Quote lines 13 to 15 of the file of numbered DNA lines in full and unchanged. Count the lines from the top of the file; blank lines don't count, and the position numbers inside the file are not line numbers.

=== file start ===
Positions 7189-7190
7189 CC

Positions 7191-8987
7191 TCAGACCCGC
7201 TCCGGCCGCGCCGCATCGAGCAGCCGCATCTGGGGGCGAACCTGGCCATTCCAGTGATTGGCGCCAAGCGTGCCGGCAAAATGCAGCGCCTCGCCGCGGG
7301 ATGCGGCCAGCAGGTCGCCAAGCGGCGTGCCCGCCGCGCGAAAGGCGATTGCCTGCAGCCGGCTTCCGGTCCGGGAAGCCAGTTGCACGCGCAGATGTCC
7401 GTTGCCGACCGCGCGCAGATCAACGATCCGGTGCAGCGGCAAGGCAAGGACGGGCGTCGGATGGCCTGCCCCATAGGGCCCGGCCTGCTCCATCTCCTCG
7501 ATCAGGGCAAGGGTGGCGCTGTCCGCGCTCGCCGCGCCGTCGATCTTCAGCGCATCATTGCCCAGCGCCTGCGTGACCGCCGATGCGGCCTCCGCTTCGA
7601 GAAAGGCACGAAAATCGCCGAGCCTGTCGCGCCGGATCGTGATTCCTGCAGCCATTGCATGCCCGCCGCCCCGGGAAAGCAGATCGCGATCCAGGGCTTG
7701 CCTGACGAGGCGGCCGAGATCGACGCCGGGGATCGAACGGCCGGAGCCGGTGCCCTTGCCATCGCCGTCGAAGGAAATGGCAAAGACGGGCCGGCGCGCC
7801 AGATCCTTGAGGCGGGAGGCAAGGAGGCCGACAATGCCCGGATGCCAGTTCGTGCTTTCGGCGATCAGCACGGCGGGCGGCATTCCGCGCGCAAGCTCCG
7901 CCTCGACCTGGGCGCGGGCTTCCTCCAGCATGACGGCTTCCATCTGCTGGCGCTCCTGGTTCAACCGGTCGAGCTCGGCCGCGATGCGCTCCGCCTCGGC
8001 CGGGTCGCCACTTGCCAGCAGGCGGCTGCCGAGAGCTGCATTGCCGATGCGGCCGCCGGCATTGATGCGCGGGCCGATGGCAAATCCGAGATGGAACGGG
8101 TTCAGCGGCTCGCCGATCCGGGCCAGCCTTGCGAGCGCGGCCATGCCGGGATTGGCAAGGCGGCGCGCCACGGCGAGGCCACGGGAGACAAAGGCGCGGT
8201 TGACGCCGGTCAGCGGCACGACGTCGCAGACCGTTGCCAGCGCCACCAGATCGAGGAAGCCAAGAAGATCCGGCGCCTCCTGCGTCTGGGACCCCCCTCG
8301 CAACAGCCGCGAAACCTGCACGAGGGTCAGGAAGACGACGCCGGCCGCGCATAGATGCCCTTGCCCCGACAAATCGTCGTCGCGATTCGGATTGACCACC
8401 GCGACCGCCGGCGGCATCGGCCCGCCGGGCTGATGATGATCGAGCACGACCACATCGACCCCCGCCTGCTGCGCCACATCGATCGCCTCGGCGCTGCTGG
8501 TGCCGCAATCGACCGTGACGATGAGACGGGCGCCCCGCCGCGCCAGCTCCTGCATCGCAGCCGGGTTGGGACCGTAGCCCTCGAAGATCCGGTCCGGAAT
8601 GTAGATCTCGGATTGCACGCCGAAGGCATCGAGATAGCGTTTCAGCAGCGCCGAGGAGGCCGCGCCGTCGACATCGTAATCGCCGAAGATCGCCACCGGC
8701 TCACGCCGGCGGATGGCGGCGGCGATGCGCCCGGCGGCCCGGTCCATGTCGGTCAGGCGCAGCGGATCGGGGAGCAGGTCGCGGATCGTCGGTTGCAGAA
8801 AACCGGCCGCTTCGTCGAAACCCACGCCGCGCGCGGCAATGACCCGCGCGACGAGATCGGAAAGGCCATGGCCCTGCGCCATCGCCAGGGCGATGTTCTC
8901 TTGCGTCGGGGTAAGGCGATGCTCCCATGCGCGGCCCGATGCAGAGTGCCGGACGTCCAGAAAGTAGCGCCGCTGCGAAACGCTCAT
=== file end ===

8001 CGGGTCGCCACTTGCCAGCAGGCGGCTGCCGAGAGCTGCATTGCCGATGCGGCCGCCGGCATTGATGCGCGGGCCGATGGCAAATCCGAGATGGAACGGG
8101 TTCAGCGGCTCGCCGATCCGGGCCAGCCTTGCGAGCGCGGCCATGCCGGGATTGGCAAGGCGGCGCGCCACGGCGAGGCCACGGGAGACAAAGGCGCGGT
8201 TGACGCCGGTCAGCGGCACGACGTCGCAGACCGTTGCCAGCGCCACCAGATCGAGGAAGCCAAGAAGATCCGGCGCCTCCTGCGTCTGGGACCCCCCTCG